The Early Show resident gardener Charlie Dimmock shows how to tame an overgrown garden. She offers the following tips to take control of conifers, shrubs, perennials and weeds.
Conifers (Pine tree, Juniper, Cypress)
Many times conifers are too close together and they turn brown, which is not good. If they have gone brown, they will not grow in that area anymore, so you can prune them. Most of the time pruning looks strange, so you end up wanting to take them down.
A shrub is overgrown when it is all over the place. The first thing you want to do with a shrub is to identify and take out all the dead material. Shrubs are dead when they have no leaves and are very brittle. The way you test, to make sure it is not just dormant, is with your nail.
Scrape the branch and if you can see green it is fine. At this time of year, shrubs may look dead, but they are just dry. If it is dead, it will be brown underneath and not green. It will also be brittle and snap very easily. When it is time to prune, take out all the dead parts. Then, if it still looks messy, take out anything that is looking sick. If it looks young and vigorous, leave it in. From there on, what you do is for aesthetics. You need to make sure shrubs look even, because many trims can make them look lopsided.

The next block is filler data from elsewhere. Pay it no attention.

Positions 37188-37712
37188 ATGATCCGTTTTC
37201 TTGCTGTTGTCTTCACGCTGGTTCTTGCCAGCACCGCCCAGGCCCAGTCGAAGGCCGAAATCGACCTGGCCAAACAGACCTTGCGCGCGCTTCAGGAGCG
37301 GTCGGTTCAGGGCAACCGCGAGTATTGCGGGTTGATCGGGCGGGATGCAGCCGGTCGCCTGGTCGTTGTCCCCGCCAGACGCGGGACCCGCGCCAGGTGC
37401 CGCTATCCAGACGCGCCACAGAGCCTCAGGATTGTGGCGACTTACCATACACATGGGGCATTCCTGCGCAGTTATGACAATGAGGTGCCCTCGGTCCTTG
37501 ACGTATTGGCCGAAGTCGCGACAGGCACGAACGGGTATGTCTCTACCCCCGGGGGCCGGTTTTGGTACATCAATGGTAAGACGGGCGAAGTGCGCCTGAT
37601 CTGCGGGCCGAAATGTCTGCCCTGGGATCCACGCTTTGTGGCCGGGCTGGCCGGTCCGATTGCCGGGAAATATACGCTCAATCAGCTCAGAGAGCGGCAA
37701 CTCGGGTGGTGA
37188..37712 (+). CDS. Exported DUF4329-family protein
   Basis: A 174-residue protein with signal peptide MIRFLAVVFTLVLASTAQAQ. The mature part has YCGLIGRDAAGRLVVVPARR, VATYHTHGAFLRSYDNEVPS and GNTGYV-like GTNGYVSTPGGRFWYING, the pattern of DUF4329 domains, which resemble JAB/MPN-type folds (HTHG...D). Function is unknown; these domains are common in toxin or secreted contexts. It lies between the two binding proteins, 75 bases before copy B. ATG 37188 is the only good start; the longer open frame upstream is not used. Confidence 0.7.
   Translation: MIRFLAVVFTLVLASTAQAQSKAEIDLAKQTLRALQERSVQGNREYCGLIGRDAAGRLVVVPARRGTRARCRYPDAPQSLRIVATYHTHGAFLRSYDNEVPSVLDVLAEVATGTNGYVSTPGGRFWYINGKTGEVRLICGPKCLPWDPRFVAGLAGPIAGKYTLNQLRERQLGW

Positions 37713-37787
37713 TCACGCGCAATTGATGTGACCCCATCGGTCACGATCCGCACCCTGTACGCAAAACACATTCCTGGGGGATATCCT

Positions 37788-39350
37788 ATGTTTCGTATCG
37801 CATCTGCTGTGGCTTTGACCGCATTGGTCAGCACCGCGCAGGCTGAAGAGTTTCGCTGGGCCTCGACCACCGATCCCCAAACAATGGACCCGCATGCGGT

These tend to grow in a circular pattern as they grow out. The center goes all dead; the strong growth is on the outside. You have to dig the entire plant up and throw away the center. You will have a donut shape. Break the live part into two-to-three pieces and replant. Instead of one, you will have two or three plants.
You can get weed-suppressant matting. When you put it down, it stops weeds from growing. Don't put it over a place where weeds are. You need to get rid of the weeds first by using weed killer or digging them out.
Once you get rid of them, you can lay down the matting. If you don't get rid of the weeds, they will grow through the matting. Once all the weeds are removed, you can replant through the matting.